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Embargoed for Release: December 10, 2011, 2:00 PM EST

NHLBI Communications Office
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Embargoed for Release: December 10, 2011, 2:00 PM EST

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NIH Media Availability: Similar survival rates found for blood stem cell and bone marrow transplants from unrelated donors

Blood stem cell transplants linked to higher risk of graft-versus-host disease in leukemia patients

WHAT:          
New research shows similar survival rates after two years for high-risk leukemia patients who receive blood stem cell or bone marrow transplants from unrelated donors. The study also found a higher risk of chronic graft-versus-host disease (GVHD) for those who received blood stem cell transplants.

GVHD, a serious and sometimes deadly complication of transplants, occurs when the donor's stem cells recognize the recipient’s own cells as foreign and attack them. This new study, from the Blood and Marrow Transplant Clinical Trials Network, involved 551 patients with high-risk leukemia who had received a transplant using either blood stem cells or bone marrow.   

Study participants who received blood stem cells engrafted more quickly, meaning the transplanted stem cells began producing new cells sooner. These participants also had a lower risk of graft failure than patients in the bone marrow group. However, at two years, those in the blood stem cell group had a higher rate of chronic GVHD (53 percent of participants) versus those who received bone marrow (40 percent).  Participants in both groups had similar survival rates: 52 percent for the blood stem cell group versus 48 percent for the bone marrow transplant group. Researchers will follow patients for an additional year to confirm these results.

Researchers collected the blood stem cells in a manner similar to giving blood, making them easier to obtain than bone marrow cells, which are collected surgically. Previous studies suggested that transplants of  blood stem cells from related donors yielded better results than transplants of bone marrow from related donors in patients with high risk leukemia. This study examined whether blood stem cells from unrelated donors would show similar benefits, which could help expand the pool of candidate donors.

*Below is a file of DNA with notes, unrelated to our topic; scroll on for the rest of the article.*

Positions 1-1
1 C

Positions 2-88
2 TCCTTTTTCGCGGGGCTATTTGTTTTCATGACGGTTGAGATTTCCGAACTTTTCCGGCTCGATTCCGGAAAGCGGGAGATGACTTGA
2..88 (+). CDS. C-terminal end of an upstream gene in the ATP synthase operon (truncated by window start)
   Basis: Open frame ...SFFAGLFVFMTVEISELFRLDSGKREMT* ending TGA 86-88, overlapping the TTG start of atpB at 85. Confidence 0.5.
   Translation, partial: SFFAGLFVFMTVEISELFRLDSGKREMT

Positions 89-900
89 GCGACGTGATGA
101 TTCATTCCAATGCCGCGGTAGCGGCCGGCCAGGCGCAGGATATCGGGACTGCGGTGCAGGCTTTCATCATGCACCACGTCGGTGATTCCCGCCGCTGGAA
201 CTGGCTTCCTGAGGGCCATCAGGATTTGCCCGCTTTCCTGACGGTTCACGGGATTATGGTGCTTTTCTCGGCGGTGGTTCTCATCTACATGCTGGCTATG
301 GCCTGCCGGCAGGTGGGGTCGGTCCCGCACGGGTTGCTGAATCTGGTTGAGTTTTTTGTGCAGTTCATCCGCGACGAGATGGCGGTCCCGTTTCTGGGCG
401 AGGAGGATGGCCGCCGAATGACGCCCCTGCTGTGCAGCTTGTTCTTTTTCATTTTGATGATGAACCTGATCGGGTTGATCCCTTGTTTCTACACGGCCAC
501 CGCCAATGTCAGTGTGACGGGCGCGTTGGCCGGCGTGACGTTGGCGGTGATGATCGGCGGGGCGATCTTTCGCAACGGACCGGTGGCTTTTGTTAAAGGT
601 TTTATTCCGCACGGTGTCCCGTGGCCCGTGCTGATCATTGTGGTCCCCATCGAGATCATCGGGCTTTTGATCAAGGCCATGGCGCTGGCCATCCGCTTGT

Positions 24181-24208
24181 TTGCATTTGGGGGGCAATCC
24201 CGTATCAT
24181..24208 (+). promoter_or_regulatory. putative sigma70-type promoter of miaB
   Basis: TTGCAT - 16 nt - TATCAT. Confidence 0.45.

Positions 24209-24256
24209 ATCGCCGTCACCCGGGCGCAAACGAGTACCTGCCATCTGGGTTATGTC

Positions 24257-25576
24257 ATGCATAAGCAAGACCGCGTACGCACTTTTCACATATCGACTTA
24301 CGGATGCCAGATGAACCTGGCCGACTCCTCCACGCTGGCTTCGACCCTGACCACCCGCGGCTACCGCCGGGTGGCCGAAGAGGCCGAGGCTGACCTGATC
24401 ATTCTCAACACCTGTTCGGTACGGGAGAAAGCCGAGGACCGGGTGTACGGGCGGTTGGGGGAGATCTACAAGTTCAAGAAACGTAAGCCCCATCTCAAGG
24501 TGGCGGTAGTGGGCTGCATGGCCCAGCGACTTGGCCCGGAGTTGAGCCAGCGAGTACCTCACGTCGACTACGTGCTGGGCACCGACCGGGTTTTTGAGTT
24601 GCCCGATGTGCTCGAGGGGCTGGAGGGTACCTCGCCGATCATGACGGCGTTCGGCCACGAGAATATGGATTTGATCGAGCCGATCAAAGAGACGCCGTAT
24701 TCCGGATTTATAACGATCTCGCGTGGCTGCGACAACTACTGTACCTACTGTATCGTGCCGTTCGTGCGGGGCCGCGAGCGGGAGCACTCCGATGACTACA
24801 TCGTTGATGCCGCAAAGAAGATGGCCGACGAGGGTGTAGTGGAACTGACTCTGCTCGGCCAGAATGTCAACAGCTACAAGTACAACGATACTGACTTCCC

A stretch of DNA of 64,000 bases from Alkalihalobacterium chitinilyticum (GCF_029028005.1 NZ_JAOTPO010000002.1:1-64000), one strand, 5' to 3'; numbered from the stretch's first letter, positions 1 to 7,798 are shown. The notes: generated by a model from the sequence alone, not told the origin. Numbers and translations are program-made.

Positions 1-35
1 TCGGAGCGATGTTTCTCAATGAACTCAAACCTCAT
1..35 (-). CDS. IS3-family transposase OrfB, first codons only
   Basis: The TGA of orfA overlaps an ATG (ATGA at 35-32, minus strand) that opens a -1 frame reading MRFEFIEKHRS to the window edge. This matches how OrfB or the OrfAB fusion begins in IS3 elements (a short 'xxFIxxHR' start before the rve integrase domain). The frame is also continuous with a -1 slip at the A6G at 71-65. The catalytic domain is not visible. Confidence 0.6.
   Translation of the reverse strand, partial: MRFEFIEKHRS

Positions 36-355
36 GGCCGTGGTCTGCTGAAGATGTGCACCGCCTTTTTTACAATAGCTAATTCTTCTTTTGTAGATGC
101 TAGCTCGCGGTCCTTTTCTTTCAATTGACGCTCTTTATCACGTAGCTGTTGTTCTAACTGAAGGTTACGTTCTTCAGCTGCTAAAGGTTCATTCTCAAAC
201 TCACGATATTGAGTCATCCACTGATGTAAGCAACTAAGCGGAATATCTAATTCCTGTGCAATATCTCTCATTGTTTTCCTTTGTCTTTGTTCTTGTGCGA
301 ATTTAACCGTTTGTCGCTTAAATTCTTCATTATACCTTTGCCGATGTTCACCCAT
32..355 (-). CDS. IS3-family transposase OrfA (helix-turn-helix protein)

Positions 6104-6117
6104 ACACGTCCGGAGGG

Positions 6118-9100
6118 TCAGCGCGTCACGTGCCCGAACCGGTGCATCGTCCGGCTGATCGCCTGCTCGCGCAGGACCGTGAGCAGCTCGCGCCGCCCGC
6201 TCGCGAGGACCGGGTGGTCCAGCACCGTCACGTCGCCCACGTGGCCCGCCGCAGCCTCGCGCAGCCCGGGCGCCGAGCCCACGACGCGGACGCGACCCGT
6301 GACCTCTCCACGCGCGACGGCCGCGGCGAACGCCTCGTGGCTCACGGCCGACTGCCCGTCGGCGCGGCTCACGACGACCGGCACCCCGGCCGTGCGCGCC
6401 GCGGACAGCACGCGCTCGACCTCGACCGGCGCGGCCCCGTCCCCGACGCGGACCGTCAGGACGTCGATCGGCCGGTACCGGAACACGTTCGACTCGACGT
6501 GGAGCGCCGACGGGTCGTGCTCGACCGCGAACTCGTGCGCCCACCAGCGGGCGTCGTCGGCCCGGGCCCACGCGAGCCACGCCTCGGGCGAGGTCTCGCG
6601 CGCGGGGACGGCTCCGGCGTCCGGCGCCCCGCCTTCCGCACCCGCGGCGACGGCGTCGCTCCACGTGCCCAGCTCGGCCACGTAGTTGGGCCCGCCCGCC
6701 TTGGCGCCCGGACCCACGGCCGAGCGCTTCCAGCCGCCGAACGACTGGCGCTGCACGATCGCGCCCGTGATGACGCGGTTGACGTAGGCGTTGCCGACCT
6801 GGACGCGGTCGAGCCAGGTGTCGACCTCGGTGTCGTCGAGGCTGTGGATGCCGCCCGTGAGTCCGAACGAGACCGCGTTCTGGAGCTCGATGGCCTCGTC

The National Heart, Lung, and Blood Institute (NHLBI) and the National Cancer Institute, both part of the National Institutes of Health, supported the clinical trial along with the National Marrow Donor Program.

WHEN:          
11 a.m., PST; Saturday, Dec. 10, 2011

WHERE:       
American Society of Hematology 2011 Meeting, San Diego

WHO:             
Nancy L. DiFronzo, Ph.D., program director, Transfusion Medicine and Cellular Therapy Branch, Division of Blood Diseases and Resources, NHLBI.

CONTACT:   For more information or to schedule an interview with Dr. DiFronzo, contact the NHLBI Office of Communications at 301-496-4236 or nhlbi_news@nhlbi.nih.gov.

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Part of the National Institutes of Health, the National Heart, Lung, and Blood Institute (NHLBI) plans, conducts, and supports research related to the causes, prevention, diagnosis, and treatment of heart, blood vessel, lung, and blood diseases; and sleep disorders. The Institute also administers national health education campaigns on women and heart disease, healthy weight for children, and other topics. NHLBI press releases and other materials are available online at http://www.nhlbi.nih.gov.

About the National Institutes of Health (NIH): NIH, the nation's medical research agency, includes 27 Institutes and Centers and is a component of the U.S. Department of Health and Human Services. NIH is the primary federal agency conducting and supporting basic, clinical, and translational medical research, and is investigating the causes, treatments, and cures for both common and rare diseases. For more information about NIH and its programs, visit www.nih.gov.

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NHLBI Communications Office
nhlbi_news@nhlbi.nih.gov
301-496-4236
Ask for press officer on duty